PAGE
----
Less than one-third of Americans have confidence that the federal government can solve problems, according to a recent Center for American Progress survey. The sentiment may be worse at the state level. The Pew Center on the States recently found that less than 20 percent of respondents in California, Illinois, and New York trusted their state governments.
What accounts for such widespread frustration?
It’s not just the economy. As Vice President Joe Biden has said, there’s a feeling across America that “Washington, right now, is broken.”
And in some ways, it is.
Washington for years has been shooting at big targets and continues to miss the mark. After spending more than $1 billion, the government last month scrapped a troubled “virtual border” plan plagued for years by cost overruns and delays. In preparation for the 2010 Census, the Commerce Department spent two years developing handheld computers to replace millions of costly forms and maps used by field workers. The initiative failed and workers reverted to pen and paper.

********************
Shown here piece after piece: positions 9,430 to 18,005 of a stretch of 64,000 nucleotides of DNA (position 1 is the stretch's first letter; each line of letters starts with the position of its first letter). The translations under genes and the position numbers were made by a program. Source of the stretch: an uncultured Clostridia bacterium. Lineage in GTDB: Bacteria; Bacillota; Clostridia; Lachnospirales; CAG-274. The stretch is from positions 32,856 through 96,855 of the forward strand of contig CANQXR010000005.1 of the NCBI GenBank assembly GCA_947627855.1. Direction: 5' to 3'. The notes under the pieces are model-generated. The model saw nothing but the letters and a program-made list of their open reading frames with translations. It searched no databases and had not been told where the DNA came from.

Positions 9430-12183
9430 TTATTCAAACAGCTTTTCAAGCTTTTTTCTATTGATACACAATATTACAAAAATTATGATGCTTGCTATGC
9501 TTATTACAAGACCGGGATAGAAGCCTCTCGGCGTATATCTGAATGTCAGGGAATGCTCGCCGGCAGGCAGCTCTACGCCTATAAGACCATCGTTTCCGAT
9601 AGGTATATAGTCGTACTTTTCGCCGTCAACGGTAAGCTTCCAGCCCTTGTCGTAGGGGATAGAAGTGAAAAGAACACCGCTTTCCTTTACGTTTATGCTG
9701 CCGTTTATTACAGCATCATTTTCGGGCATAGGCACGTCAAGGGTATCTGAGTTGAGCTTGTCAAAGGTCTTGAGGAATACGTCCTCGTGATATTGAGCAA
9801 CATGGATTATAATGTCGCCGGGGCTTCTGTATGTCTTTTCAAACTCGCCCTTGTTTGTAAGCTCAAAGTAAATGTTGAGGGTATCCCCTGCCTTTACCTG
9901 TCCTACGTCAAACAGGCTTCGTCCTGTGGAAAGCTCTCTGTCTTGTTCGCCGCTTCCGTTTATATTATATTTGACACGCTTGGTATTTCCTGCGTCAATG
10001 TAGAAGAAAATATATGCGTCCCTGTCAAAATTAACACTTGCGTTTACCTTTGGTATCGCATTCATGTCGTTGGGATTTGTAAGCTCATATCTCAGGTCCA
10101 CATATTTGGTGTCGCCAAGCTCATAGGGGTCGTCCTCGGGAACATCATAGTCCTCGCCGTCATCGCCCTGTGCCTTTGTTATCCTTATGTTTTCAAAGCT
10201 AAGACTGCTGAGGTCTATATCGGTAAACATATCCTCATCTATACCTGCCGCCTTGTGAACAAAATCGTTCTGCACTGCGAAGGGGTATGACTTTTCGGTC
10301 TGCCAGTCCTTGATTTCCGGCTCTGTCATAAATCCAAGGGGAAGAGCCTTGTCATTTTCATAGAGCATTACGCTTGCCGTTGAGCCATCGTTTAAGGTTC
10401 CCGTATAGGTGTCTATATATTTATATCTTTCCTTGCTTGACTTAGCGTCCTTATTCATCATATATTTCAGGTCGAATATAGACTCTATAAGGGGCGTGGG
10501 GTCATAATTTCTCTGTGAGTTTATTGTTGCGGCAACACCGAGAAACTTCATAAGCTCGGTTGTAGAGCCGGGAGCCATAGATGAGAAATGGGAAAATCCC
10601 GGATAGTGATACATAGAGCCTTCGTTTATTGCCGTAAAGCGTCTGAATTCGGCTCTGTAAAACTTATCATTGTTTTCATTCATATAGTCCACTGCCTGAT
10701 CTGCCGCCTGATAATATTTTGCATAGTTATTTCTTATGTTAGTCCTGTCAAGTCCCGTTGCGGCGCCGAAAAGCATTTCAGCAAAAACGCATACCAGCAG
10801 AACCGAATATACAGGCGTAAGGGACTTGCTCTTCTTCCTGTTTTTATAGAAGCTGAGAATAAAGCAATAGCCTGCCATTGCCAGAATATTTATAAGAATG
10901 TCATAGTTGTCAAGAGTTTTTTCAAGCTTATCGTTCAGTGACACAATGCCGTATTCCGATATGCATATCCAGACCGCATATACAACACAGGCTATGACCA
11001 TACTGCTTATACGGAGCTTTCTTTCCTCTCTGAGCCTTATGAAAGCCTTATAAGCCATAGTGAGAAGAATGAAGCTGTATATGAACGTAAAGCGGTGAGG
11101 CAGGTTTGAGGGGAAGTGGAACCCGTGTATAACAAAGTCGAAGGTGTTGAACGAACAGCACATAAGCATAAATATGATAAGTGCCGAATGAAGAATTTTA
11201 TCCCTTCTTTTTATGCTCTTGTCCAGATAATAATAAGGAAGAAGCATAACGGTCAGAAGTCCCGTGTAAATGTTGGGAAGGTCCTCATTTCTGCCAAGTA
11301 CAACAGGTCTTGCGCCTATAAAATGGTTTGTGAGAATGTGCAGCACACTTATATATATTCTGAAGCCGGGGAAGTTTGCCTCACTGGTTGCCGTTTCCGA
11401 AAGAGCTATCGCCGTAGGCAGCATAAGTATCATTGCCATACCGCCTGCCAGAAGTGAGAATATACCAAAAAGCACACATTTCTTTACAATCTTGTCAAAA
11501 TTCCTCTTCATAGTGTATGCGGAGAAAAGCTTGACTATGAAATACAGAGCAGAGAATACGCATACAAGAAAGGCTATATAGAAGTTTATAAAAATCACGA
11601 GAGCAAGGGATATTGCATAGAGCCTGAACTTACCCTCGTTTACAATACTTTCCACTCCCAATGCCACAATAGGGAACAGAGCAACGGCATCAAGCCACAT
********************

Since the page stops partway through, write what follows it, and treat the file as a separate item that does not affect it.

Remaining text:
At the root of such failures is faulty design. The way public policy is designed today results in programs that sound good in hearings but don’t work in the real world. "The Secret to Programs That Work," a new CAP report by Jitinder Kohli, William D. Eggers, and John Griffith, diagnoses common design flaws, and proposes a kind of advance-warning system to help policymakers distinguish between programs with a high chance of success from those likely to run into problems down the line.
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